By Rockson Adofo
The Son of Man has no place to lay his head. However, Rockson Adofo counted himself a lucky person when he went to Ghana on a special mission. As one of the honest, dedicated and dynamic NPP supporters, he decided to proceed to Ghana to join other NPP faithful and sympathizers as well as the financially-strapped Ghanaians who yearned for a change in government, to campaign to bring Nana Akufo Addo and NPP to power.
Before going to Ghana I was not well. I had been taken ill for the last five months. I was a complete shadow of my former or normal self. My wife would rather not have me go to Ghana because of how I looked like a ghost (“osaman”). I had lost thirteen kilos in less than three months and looked shabby in my usual shirt and trousers sizes.
Nonetheless, I told her how could I stay back in London when it was the last and final attempt by my adorable incorruptible Nana Akufo Addo to secure the presidency?
Would I not feel guilty vis-à-vis the following two quotations if I had chosen not to go to Ghana to campaign alongside the teeming economically-suffering Ghanaians who were clamouring for a change in government?
“Throughout history, it has been the inaction of those who could have acted; the indifference of those who should have known better; the silence of the voice of justice when it mattered most; that has made it possible for evil to triumph”, said the Emperor Haile Selassie of Ethiopia. Mark Twain on the other hand said, “In the beginning of a change the patriot is a scarce man, and brave, and hated and scorned. When his course succeeds, the timid join him, for then it costs nothing to be a patriot".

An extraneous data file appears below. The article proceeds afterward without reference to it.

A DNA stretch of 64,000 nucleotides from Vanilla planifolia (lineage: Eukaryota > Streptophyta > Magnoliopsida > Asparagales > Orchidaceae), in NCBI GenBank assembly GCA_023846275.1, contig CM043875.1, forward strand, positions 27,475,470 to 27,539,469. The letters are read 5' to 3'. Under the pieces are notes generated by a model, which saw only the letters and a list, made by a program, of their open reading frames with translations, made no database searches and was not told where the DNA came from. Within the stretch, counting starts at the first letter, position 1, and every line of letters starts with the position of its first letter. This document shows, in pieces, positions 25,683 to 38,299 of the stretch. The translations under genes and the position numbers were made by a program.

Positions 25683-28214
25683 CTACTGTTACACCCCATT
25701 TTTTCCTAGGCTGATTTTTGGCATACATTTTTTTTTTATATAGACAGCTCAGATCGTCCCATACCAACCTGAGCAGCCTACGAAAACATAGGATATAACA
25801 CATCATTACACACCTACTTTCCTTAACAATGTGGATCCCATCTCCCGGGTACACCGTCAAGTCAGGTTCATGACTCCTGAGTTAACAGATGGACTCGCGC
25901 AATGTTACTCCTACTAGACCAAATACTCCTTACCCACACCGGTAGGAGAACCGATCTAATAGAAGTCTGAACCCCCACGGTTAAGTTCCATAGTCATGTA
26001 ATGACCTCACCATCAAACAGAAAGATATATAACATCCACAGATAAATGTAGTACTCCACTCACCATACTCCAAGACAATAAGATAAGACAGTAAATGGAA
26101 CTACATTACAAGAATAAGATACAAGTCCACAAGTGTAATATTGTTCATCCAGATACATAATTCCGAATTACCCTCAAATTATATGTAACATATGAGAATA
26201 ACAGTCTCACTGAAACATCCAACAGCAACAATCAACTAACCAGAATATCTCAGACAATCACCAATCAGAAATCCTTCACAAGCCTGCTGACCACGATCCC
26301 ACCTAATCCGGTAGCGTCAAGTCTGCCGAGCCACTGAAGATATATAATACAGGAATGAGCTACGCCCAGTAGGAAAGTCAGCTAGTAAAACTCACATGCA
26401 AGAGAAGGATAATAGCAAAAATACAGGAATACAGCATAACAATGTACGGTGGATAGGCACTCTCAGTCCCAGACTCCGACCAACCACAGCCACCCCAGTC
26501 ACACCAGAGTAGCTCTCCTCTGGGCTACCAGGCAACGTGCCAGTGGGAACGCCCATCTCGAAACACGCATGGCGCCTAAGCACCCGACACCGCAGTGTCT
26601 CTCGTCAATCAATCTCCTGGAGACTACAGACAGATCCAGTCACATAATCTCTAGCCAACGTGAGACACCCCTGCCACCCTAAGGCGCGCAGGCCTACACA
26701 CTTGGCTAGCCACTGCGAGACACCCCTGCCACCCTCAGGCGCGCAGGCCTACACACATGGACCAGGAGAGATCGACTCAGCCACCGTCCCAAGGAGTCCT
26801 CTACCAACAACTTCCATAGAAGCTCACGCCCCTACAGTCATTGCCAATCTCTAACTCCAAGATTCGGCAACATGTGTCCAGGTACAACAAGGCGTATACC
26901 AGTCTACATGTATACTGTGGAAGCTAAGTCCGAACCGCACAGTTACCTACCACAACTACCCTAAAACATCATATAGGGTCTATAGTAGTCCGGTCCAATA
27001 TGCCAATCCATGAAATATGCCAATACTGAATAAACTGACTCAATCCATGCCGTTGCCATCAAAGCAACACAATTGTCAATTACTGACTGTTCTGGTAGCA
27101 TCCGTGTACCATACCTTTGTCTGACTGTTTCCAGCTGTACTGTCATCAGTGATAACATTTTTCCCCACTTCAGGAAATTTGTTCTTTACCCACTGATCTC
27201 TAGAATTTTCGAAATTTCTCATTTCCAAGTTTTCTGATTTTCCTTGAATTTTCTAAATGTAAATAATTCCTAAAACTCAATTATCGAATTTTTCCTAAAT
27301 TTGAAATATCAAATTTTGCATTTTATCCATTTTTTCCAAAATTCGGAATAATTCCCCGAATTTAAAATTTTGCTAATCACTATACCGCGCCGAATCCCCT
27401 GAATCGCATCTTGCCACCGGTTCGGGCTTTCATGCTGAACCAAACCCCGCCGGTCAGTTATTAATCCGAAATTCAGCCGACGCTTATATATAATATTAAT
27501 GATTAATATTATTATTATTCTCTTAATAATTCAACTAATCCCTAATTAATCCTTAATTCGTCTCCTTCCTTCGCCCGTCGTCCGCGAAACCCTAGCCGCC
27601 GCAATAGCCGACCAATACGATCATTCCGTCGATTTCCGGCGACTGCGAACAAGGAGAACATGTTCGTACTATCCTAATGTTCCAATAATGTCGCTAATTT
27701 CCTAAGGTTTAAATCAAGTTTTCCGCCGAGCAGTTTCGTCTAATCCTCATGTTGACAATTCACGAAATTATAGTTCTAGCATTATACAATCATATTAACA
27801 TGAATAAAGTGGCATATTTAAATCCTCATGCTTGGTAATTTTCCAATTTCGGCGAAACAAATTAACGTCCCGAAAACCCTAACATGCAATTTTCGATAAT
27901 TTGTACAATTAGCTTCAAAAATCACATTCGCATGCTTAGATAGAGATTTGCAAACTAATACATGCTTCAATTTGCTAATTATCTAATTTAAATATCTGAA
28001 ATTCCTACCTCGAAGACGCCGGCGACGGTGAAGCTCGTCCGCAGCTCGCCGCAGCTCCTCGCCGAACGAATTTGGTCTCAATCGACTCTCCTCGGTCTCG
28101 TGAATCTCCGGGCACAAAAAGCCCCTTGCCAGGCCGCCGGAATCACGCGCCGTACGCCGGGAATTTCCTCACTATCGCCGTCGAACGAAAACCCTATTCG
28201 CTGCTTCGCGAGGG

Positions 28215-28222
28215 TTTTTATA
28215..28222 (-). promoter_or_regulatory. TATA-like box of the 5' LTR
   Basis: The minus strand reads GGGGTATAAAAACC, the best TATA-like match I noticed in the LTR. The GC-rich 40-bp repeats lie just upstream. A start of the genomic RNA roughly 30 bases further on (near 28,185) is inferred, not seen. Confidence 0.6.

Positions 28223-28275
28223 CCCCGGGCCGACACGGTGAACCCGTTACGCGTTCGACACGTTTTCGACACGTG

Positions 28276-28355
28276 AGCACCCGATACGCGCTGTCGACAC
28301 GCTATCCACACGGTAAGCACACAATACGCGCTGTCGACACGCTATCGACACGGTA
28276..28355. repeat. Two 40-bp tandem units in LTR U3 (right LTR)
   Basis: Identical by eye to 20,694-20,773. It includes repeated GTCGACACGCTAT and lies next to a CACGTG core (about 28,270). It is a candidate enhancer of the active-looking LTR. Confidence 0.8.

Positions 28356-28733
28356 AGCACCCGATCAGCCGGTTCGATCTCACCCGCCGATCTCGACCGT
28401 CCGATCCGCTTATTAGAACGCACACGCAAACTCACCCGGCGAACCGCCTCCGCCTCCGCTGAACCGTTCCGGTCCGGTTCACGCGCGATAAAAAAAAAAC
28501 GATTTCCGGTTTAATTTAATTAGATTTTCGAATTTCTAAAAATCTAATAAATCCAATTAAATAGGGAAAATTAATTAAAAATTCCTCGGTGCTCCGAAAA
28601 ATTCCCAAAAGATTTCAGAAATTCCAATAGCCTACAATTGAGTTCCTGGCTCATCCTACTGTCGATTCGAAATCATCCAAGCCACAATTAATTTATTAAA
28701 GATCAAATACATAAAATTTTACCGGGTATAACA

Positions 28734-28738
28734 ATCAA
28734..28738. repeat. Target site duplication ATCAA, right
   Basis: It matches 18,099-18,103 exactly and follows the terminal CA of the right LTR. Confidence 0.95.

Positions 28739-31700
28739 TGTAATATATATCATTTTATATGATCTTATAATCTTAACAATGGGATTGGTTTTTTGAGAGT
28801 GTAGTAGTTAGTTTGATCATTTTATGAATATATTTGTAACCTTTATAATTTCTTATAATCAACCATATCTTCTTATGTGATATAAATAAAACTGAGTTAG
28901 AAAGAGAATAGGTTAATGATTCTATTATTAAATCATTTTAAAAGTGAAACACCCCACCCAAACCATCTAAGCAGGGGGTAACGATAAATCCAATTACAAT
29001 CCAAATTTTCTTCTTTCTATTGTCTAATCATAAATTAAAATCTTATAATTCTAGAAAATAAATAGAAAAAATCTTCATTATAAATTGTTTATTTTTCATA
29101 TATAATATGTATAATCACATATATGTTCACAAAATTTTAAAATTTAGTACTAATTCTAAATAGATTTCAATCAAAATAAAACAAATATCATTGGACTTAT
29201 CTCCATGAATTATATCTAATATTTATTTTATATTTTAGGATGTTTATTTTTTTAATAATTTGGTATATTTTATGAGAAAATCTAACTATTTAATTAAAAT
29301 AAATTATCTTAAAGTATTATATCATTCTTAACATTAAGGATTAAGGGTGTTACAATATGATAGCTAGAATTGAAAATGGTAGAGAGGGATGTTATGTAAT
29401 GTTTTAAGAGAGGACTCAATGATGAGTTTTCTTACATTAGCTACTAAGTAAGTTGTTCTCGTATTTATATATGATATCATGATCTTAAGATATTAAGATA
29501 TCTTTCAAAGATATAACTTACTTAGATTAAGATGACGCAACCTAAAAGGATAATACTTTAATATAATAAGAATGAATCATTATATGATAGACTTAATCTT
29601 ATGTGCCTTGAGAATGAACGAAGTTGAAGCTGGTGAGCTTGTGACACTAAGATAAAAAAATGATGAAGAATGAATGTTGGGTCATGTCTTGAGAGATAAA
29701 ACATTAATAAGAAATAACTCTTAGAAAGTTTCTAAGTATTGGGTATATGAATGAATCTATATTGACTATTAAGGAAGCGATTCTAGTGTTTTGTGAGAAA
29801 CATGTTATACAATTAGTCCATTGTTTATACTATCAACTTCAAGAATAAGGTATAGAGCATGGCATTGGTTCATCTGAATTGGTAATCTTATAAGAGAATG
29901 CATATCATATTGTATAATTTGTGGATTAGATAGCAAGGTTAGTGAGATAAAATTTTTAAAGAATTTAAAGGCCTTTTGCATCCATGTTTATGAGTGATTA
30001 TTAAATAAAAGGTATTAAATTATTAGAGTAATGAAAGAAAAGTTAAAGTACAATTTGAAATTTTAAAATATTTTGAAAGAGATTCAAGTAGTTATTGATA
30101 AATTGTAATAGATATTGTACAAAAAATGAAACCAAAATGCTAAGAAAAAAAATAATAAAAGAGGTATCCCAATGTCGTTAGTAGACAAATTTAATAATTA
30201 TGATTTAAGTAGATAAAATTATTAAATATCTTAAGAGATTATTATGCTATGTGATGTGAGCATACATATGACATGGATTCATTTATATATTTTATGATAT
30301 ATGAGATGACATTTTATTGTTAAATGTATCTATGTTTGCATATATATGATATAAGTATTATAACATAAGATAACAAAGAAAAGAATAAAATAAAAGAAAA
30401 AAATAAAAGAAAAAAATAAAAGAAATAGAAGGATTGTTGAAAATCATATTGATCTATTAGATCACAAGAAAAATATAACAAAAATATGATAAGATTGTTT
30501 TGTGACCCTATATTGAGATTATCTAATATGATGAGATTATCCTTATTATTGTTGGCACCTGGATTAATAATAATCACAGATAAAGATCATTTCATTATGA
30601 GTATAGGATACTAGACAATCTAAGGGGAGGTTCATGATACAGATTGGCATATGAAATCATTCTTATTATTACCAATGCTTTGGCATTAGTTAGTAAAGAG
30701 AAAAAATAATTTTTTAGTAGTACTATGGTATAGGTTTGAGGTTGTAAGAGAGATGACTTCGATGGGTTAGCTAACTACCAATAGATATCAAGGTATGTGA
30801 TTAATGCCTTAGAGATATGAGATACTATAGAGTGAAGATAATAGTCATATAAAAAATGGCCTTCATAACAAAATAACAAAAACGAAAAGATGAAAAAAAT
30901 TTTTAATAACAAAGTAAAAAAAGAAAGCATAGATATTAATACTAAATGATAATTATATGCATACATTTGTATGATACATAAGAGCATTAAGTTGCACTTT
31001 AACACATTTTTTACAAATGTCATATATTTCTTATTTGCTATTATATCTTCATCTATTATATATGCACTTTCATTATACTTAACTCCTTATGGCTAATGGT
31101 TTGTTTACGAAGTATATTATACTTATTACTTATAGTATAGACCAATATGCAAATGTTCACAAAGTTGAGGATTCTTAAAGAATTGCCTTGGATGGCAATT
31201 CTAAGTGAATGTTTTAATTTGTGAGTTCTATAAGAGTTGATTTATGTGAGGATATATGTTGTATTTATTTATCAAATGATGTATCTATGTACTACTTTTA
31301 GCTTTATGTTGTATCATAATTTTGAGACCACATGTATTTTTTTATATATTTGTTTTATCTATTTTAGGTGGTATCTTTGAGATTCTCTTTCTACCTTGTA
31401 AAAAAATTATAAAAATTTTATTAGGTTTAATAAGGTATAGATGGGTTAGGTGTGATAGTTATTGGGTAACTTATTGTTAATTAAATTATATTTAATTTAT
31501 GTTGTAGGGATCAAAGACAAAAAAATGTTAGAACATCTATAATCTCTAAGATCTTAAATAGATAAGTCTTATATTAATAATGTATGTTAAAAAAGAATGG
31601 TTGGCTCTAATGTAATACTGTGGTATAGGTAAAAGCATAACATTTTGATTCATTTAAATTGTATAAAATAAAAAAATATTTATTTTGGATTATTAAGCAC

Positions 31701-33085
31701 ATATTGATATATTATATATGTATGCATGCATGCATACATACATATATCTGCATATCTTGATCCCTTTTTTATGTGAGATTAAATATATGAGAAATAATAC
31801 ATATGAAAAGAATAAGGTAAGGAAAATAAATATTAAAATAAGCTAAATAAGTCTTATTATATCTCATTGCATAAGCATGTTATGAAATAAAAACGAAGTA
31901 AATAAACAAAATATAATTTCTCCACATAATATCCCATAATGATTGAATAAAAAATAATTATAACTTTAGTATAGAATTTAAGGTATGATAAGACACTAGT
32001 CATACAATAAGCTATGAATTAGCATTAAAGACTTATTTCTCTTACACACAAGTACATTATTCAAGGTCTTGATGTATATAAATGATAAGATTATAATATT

I wanted to be seen when it mattered most and did not want to be a coward. I told my wife no amount of resistance from her could stop me from going despite her other concerns about my safety and security.
On the day of my departure to Ghana, she made me kneel down, prayed and committed my life, safety and security into the hands of the Almighty God.
When I landed at the Kotoka airport, within a few minutes, I noticed two problems of which I offered the two immigration officers attending to me a brilliant suggestion. I followed this up with a publication on Modernghana and Ghanaweb of which the following web link takes you to.
While in Ghana, my brother-in-law, a lawyer by profession, was of great help to me. My aunt Julie and her children ensured I was properly fed because they wanted me to regain some of my lost weight before returning to the UK. My friend Joseph Baidoo’s sister, Angela Nkrumah, allowed me to use her laptop until my return to London.
One Kofi Basoah and my younger brother Kwaku Osei kept my company day in day out whenever I went to the Ashanti region. What about the two trusted Saviour Church of Ghana prophets who offered me immense spiritual assistance in times of need?
What about Fati, Nana Yaa, and the “Koko ne dokono wura” (the porridge and kenkey sellers) from whom I normally obtained my breakfast or at times my supper? Shall God richly bless all of them!
Unlike Jesus Christ who had power but could at times have no place to sleep and food to eat, I had all such things in great abundance so I say a big thank you to God and all the above mentioned persons.
As said by Julius Caesar, “vini, vidi, vici” meaning "I came, I saw, I conquered", so do I wish to tell Ghanaians that we all went to the polls hoping for a change in government and change have we obtained.
By spotting an existing problem at the airport and suggesting a solution with Nana Akufo Addo and NPP winning the election, I can confirm to my wife that my journey to Ghana was worthwhile.
All the “burgers” who came down to assist with Nana Akufo Addo and NPP’s successful election can proudly say, we came, we saw, we conquered.